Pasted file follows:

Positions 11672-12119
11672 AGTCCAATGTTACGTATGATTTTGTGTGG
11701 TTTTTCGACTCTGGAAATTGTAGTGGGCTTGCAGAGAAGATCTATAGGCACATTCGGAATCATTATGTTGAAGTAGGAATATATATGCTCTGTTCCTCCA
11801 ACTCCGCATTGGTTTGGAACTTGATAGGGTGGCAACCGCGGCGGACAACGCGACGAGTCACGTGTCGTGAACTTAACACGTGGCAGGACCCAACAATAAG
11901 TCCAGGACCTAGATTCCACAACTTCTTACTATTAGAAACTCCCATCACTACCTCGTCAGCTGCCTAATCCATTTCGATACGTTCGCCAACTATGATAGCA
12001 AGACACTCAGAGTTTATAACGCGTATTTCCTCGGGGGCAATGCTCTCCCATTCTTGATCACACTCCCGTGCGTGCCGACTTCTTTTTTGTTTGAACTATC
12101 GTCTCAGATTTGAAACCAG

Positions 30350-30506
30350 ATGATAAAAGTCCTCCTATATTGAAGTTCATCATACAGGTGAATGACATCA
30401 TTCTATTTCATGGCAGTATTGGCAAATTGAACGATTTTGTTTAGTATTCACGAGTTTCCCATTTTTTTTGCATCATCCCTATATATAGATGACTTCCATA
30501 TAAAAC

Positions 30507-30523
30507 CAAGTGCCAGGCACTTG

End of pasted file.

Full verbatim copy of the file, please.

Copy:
Positions 11672-12119
11672 AGTCCAATGTTACGTATGATTTTGTGTGG
11701 TTTTTCGACTCTGGAAATTGTAGTGGGCTTGCAGAGAAGATCTATAGGCACATTCGGAATCATTATGTTGAAGTAGGAATATATATGCTCTGTTCCTCCA
11801 ACTCCGCATTGGTTTGGAACTTGATAGGGTGGCAACCGCGGCGGACAACGCGACGAGTCACGTGTCGTGAACTTAACACGTGGCAGGACCCAACAATAAG
11901 TCCAGGACCTAGATTCCACAACTTCTTACTATTAGAAACTCCCATCACTACCTCGTCAGCTGCCTAATCCATTTCGATACGTTCGCCAACTATGATAGCA
12001 AGACACTCAGAGTTTATAACGCGTATTTCCTCGGGGGCAATGCTCTCCCATTCTTGATCACACTCCCGTGCGTGCCGACTTCTTTTTTGTTTGAACTATC
12101 GTCTCAGATTTGAAACCAG

Positions 30350-30506
30350 ATGATAAAAGTCCTCCTATATTGAAGTTCATCATACAGGTGAATGACATCA
30401 TTCTATTTCATGGCAGTATTGGCAAATTGAACGATTTTGTTTAGTATTCACGAGTTTCCCATTTTTTTTGCATCATCCCTATATATAGATGACTTCCATA
30501 TAAAAC

Positions 30507-30523
30507 CAAGTGCCAGGCACTTG